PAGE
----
July 2017

Download The July 2017 Full Issue PDF

Subscribers Only — When your back or neck aches, you may reach for pain relieving medications. While they can help, experts suggest trying nondrug treatments first. For both short-term and longstanding low back pain, for example, the recently updated guidelines by the American College of Physicians recommend starting with therapies such as heat, massage, exercise and spinal manipulation.   More...

Wrist Surgery & Lyme Disease

Rheumatoid arthritis commonly affects the hands and wrists. Medications and nondrug measures, such as physical therapy and joint protection strategies, are the primary treatments. If pain and dysfunction become severe and seriously limit movement, surgery can be considered. There are many possible causes of the symptoms you describe, and you may have more than one problem. For example, you may have arthritis plus the flu. But there are other reasons for joint pain besides arthritis. The fact that you spend a lot of time outdoors raises suspicion that you may have Lyme disease.   More...

Eye Care for People with Inflammatory Arthritis

Subscribers Only — Rheumatoid arthritis is an autoimmune disease, meaning the body’s immune system attacks healthy tissue, causing inflammation. “Anyone with an autoimmune disease is at risk for uveitis, which refers to inflammation in the eye,” says ophthalmologist Sumit Sharma, MD, with Cleveland Clinic’s Cole Eye Institute.   More...

Don’t Give up on Golf

Swinging a golf club can be hard on arthritic joints, including in the spine, hips, shoulders and hands. To ease the stress, plan ahead and do some stretches before playing and even during rest periods in the game (see “Practical Suggestions” box). Before teeing off, warm up by walking for five to 10 minutes. Then take several slow swings on the practice range. Start slowly and swing easily.   More...

Understanding Degenerative Disk Disease

Subscribers Only — There’s no doubt that our bodies, including the complex array of structures in and around the spine, change with age. For example, the cylindrical disks tucked between each bone (vertebra) of the spine are subject to some deterioration. This may or may not lead to pain or other symptoms.   More...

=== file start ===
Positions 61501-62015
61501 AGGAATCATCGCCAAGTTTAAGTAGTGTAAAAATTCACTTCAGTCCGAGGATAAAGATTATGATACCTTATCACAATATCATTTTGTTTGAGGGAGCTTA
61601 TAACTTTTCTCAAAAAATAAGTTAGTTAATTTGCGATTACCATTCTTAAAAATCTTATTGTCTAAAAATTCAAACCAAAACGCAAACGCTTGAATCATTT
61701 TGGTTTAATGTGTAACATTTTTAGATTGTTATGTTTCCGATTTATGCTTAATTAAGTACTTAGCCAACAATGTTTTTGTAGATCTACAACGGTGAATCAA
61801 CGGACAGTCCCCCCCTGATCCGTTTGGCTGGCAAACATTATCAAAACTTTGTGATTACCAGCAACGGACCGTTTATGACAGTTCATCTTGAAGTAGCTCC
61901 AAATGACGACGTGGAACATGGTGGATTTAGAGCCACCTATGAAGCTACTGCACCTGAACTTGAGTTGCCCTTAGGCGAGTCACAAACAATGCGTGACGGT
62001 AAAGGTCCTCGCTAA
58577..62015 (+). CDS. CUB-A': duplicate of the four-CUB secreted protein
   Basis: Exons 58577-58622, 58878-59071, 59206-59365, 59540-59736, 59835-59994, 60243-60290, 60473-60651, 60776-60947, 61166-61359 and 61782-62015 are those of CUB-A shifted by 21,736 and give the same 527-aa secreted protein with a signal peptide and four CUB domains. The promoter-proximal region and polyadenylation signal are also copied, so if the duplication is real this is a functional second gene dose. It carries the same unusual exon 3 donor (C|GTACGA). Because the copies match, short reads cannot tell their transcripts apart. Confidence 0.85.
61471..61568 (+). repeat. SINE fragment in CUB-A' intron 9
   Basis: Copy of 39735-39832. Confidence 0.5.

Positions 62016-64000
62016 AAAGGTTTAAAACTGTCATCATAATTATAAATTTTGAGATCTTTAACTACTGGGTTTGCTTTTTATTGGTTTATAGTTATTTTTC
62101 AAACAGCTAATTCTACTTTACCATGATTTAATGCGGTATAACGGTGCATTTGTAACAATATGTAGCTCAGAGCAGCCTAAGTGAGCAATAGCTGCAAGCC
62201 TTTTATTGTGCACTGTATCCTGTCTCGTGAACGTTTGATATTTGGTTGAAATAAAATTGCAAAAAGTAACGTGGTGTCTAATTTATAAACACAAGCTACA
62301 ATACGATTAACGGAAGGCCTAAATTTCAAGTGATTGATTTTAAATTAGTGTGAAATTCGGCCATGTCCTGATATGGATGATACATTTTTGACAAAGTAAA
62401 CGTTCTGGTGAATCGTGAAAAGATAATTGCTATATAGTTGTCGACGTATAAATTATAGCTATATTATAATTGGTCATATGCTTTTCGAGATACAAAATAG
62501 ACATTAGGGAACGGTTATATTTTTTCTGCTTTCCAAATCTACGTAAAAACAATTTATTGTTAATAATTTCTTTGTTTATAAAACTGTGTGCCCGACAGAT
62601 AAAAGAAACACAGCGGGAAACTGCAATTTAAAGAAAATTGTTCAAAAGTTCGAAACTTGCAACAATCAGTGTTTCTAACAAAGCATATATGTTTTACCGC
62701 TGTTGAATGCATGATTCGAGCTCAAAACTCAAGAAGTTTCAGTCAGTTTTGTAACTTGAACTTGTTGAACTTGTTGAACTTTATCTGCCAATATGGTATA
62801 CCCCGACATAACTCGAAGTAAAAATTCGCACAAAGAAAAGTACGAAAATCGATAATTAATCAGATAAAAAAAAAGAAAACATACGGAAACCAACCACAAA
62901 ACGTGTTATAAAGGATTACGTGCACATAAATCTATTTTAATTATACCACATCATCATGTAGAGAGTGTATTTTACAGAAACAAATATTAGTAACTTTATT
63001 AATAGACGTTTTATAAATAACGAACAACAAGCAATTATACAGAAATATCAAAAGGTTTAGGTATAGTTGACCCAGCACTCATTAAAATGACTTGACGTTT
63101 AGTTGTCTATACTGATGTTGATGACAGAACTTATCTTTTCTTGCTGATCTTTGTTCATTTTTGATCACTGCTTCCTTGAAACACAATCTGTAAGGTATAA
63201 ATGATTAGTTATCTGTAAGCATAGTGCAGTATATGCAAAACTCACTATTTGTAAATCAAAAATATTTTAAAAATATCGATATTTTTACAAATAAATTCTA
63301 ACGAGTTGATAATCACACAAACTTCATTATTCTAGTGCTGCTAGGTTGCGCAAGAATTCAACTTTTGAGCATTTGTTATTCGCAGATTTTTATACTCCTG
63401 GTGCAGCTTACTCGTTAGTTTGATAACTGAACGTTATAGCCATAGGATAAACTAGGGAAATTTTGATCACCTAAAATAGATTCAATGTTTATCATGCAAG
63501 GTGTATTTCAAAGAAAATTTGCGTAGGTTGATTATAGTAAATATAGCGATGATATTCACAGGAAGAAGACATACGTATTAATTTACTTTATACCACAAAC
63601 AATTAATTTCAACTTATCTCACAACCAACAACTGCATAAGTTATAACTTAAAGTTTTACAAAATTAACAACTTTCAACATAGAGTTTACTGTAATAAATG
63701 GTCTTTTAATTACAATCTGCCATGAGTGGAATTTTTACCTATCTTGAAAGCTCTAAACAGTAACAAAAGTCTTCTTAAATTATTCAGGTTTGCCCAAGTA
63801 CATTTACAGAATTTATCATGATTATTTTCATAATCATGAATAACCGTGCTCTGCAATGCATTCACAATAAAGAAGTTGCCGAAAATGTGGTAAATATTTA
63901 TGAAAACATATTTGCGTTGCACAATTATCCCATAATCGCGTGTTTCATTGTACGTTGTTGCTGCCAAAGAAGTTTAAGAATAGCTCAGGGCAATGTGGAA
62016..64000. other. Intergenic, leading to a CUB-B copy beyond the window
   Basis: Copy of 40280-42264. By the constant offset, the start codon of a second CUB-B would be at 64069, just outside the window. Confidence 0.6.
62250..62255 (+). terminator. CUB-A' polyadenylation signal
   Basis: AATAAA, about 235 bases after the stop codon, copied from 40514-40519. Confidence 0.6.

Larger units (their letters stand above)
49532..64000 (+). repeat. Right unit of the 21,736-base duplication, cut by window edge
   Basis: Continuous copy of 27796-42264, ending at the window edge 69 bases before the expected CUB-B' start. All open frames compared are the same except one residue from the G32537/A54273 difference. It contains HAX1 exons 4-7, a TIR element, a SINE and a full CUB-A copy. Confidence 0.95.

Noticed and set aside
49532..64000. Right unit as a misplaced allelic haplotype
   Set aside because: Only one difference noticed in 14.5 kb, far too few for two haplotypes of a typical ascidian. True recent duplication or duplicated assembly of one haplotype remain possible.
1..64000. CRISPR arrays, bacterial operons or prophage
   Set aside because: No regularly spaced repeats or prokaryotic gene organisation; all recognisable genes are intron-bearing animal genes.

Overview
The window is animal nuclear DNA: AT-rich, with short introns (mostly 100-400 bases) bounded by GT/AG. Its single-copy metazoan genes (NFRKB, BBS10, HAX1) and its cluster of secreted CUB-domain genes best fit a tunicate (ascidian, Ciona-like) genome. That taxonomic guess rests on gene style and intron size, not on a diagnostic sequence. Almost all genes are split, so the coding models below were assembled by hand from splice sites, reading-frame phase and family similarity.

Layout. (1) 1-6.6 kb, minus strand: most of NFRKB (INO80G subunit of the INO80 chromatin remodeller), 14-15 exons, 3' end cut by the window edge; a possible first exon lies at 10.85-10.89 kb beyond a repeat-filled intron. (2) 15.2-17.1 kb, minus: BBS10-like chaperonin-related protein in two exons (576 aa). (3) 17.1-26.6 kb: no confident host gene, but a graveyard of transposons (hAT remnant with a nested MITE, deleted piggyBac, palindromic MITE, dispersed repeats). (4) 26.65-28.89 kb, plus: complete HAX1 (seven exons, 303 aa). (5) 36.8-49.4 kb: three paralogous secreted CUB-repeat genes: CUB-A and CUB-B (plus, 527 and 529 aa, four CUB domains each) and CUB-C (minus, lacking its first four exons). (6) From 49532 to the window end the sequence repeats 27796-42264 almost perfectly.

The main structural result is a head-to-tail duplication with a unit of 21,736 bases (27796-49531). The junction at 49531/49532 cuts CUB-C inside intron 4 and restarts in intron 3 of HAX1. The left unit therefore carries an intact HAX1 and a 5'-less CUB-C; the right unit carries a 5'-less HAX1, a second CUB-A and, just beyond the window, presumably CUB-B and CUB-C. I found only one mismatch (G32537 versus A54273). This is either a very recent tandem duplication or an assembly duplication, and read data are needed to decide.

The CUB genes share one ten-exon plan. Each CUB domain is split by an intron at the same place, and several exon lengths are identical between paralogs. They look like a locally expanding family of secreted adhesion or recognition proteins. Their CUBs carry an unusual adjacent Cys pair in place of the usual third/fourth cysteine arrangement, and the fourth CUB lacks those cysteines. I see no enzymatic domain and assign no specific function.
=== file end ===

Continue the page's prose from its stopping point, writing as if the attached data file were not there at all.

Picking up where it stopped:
Do You Need a Supplement?

Treating the pain and functional limitations of joint conditions like arthritis and back aches requires a multipronged approach. This may include exercise, weight loss, pain medications and other approaches. Many people turn to supplements for added pain relief. Should you?   More...

In The News: July 2017

Women who eat a healthy diet appear to have a lower chance of getting rheumatoid arthritis, according to a study published in the journal Annals of the Rheumatic Diseases (January 2017). People with psoriasis and psoriatic arthritis face a higher risk than the general population for bone fractures. After joint replacement surgery, some people are sent from the hospital to a rehabilitation facility for a short stay.   More...

Spinal Manipulation to Ease Pain, Improve Function

When your back or neck aches, you may reach for pain relieving medications. While they can help, experts suggest trying nondrug treatments first. For both short-term and longstanding low back pain, for example, the recently updated guidelines by the American College of Physicians recommend starting with therapies such as heat, massage, exercise and spinal manipulation.   More...